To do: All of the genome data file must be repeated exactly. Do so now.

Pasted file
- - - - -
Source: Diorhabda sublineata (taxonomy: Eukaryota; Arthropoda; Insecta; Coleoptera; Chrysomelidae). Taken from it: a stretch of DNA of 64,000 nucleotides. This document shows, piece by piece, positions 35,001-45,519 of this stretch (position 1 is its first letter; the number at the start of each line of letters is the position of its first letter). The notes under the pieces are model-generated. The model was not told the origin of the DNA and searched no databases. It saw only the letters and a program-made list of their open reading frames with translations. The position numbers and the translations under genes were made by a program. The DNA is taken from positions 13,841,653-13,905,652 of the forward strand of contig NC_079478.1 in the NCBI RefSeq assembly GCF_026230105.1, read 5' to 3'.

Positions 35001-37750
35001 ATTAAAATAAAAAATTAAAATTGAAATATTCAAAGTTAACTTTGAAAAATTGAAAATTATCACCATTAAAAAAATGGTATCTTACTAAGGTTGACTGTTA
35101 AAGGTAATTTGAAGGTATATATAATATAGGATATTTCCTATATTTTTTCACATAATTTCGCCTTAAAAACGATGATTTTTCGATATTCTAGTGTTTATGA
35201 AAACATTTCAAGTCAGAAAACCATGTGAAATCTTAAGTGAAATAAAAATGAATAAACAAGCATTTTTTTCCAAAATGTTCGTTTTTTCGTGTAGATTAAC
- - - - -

Source: Diorhabda sublineata (taxonomy: Eukaryota; Arthropoda; Insecta; Coleoptera; Chrysomelidae). Taken from it: a stretch of DNA of 64,000 nucleotides. This document shows, piece by piece, positions 35,001-45,519 of this stretch (position 1 is its first letter; the number at the start of each line of letters is the position of its first letter). The notes under the pieces are model-generated. The model was not told the origin of the DNA and searched no databases. It saw only the letters and a program-made list of their open reading frames with translations. The position numbers and the translations under genes were made by a program. The DNA is taken from positions 13,841,653-13,905,652 of the forward strand of contig NC_079478.1 in the NCBI RefSeq assembly GCF_026230105.1, read 5' to 3'.

Positions 35001-37750
35001 ATTAAAATAAAAAATTAAAATTGAAATATTCAAAGTTAACTTTGAAAAATTGAAAATTATCACCATTAAAAAAATGGTATCTTACTAAGGTTGACTGTTA
35101 AAGGTAATTTGAAGGTATATATAATATAGGATATTTCCTATATTTTTTCACATAATTTCGCCTTAAAAACGATGATTTTTCGATATTCTAGTGTTTATGA
35201 AAACATTTCAAGTCAGAAAACCATGTGAAATCTTAAGTGAAATAAAAATGAATAAACAAGCATTTTTTTCCAAAATGTTCGTTTTTTCGTGTAGATTAAC